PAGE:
Ambrosia: The Nectar For Kimberly
Last year while celebrating Christmas with my friend Lauren, she invited me to sample her mother’s Ambrosia. Expecting the equivalent of fruit cocktail from a can (my apologies, mother), I was surprised to find a small bowl bearing some sort of citrus concoction.
Void of expectation, I sampled the dessert. In an instant, Unicorns pranced in unison upon my tongue, rainbows tumbled from my ears and a small band of fairies wiped the excess from my mouth. The delicious memory of that afternoon is vivid enough to make me weep.
Ambrosia is blandly defined by Oxford as ‘a dessert made of oranges and coconut’ but a prolific genius once described this tasty decadence as ‘nectar of the gods’. While I’m no believer in Greek mythology, I would agree with the comparison.
As my gift to you, in it’s entirety, Royce Trotman’s Ambrosia. Be forewarned this task is not for the faint of heart.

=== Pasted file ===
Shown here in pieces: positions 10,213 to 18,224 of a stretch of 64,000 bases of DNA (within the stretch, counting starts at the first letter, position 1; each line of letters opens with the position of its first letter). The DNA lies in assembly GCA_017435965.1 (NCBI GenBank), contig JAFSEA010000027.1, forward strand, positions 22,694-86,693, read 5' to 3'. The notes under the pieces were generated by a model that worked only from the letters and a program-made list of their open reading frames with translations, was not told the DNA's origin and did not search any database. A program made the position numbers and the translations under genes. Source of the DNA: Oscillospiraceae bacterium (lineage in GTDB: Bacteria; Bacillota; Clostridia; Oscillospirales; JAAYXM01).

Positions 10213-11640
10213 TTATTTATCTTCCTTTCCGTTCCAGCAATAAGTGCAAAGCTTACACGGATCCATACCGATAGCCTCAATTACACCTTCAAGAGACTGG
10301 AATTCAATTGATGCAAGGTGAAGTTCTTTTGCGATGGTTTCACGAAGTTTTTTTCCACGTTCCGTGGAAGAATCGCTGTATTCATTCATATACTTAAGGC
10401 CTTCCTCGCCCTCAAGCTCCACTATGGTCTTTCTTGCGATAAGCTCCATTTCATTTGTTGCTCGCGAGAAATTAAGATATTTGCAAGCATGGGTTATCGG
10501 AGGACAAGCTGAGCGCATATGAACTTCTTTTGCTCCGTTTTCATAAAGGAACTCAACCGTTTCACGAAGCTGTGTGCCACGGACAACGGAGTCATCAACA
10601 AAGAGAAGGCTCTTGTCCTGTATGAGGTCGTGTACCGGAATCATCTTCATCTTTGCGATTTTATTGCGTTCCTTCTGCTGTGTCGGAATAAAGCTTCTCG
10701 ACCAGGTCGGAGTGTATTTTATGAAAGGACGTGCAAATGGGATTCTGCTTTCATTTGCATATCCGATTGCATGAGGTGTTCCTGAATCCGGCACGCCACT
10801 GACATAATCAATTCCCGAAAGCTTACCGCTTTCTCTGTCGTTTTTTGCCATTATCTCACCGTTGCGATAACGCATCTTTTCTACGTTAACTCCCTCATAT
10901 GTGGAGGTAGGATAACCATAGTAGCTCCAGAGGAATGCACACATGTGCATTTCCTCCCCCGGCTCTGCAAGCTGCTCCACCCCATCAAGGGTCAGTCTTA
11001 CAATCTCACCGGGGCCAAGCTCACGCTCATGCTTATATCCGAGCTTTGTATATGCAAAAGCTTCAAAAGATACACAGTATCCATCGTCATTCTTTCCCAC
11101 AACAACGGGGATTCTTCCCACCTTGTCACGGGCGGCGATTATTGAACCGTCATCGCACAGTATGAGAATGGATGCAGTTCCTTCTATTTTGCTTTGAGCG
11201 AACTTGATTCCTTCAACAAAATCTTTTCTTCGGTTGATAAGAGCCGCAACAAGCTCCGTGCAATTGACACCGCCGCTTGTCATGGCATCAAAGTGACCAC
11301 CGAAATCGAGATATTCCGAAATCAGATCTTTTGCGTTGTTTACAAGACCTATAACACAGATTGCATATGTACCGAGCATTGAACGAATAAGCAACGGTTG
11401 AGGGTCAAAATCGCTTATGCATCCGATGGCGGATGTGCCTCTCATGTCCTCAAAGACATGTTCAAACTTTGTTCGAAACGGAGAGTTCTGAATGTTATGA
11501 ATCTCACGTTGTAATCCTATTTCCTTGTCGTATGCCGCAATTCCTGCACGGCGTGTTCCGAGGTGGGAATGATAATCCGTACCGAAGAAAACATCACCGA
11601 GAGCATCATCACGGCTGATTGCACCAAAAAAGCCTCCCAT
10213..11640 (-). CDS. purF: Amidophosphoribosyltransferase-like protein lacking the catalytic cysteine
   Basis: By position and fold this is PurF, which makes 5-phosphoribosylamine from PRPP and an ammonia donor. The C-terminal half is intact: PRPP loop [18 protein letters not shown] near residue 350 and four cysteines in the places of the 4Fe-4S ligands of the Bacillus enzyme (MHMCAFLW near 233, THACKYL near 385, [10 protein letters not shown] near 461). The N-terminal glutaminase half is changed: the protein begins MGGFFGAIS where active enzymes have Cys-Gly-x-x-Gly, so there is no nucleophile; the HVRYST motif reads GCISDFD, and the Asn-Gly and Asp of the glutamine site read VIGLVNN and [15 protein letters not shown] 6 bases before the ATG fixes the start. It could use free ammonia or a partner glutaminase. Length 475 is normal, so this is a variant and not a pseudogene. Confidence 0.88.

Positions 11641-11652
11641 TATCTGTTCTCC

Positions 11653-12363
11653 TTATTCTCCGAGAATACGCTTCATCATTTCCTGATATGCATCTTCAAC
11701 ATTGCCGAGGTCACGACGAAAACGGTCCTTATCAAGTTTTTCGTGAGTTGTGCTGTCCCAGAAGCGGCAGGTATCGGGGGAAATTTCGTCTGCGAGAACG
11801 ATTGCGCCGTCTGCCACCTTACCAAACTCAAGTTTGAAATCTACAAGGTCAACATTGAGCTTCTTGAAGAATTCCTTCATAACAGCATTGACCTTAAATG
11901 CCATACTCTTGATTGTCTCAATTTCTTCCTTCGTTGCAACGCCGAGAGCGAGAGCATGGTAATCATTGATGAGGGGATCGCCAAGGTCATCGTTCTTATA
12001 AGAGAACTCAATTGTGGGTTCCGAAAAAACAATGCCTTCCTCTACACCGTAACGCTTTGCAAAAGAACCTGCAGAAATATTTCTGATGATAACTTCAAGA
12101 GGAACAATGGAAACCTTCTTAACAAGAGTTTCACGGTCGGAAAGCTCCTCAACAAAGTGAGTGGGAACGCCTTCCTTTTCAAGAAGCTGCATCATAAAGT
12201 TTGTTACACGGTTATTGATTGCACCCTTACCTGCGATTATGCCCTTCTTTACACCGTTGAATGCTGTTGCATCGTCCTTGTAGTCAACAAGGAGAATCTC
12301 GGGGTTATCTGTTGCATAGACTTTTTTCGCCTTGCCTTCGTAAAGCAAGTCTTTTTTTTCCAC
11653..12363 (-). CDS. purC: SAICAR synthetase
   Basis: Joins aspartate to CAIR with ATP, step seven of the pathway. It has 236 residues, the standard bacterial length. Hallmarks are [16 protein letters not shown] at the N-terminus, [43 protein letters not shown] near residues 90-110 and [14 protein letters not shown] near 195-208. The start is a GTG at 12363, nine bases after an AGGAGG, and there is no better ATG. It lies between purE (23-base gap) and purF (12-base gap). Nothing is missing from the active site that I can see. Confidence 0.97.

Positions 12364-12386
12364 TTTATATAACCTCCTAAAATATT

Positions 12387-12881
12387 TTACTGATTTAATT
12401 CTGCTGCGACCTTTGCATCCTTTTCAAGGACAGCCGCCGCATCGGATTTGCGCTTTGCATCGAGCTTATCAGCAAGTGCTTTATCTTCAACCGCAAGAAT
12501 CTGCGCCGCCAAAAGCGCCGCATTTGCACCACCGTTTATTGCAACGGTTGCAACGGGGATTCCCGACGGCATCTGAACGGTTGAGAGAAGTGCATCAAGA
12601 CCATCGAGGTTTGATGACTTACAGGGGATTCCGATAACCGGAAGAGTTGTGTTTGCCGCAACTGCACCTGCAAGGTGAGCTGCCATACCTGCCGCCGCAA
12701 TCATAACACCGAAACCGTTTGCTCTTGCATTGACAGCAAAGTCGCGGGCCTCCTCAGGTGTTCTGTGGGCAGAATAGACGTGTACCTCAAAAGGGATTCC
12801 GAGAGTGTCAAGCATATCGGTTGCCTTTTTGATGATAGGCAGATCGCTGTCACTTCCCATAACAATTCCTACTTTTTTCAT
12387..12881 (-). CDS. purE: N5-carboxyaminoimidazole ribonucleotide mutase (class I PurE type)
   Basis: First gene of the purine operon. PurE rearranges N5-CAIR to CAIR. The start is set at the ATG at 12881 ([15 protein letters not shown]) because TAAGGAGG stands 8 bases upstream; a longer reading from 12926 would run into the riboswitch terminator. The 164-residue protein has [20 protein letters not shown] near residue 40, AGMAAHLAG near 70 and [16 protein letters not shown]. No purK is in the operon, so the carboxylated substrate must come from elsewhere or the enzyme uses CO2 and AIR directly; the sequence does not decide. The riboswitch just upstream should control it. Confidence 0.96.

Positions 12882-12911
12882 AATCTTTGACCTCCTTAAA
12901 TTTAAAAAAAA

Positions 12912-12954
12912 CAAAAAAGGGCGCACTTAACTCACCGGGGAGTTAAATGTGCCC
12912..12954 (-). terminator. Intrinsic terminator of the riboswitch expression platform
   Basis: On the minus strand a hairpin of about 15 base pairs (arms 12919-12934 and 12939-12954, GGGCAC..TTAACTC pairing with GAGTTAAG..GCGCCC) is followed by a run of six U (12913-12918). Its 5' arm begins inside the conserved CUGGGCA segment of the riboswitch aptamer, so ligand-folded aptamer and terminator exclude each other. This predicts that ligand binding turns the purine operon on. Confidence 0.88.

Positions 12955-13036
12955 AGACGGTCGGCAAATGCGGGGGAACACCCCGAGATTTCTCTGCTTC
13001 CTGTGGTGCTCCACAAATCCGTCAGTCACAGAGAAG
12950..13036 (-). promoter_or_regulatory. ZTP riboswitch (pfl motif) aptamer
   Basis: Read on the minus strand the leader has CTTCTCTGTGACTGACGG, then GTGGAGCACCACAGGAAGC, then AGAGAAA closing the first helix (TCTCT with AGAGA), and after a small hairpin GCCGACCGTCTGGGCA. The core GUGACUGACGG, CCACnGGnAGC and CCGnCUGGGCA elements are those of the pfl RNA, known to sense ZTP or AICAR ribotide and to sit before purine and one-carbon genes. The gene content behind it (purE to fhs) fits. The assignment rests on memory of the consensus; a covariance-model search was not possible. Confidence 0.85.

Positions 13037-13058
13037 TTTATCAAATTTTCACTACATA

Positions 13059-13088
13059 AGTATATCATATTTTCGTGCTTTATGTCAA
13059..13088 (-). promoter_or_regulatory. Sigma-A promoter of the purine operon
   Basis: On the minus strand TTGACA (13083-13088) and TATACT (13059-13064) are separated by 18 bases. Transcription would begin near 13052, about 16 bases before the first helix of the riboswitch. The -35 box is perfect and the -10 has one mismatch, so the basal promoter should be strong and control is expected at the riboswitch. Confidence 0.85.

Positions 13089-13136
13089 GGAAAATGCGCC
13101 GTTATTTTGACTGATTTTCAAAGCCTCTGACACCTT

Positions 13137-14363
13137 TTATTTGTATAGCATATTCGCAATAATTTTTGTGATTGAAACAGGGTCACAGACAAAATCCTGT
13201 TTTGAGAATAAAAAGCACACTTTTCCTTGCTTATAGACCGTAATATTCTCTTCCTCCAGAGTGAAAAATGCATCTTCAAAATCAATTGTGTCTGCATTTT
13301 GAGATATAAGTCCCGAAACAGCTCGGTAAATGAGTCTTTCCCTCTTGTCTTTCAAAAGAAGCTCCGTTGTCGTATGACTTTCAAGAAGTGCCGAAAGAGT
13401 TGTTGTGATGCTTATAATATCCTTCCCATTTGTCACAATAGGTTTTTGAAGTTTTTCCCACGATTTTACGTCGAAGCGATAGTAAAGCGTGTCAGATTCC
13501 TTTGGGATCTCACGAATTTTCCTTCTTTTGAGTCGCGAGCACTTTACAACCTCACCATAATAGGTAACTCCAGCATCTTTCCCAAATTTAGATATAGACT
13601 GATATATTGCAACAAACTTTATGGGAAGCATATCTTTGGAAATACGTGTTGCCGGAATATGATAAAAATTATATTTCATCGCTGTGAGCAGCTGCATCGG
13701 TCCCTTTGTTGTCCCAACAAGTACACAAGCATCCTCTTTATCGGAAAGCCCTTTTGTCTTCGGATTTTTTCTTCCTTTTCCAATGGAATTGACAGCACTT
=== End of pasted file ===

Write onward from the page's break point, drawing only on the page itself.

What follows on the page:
‘The only hard part about making ambrosia is cutting up all the oranges. I just cut them in half and scoop out all the little sections with a tiny silver spoon that belonged to my husbands grandmother. It is very thin and sharp so it scoops out the sections very well. I will do a 4lb. bag of oranges at a time. Then I add a 15 oz. can of crushed pineapple (in it’s own juice) to the oranges. Depending on how sweet the oranges are, I will add some sugar, usually 1/4 cup or less. If all your people like coconut, put in as much coconut as you like, otherwise serve the coconut on the side. Do this the night before you serve so the flavors can blend together. My mother told me to always serve ambrosia in a beautiful crystal bowl. My mother in law always had pound cake with her ambrosia and my husband liked to put his ambrosia on top of the pound cake. I like pecan sandies with mine.’
Emphasis mine (and certainly no requirement for me to enjoy your Ambrosia, although I must insist on the crystal bowl and pound cake; the others are merely suggestions).
I shall eagerly await your invitation.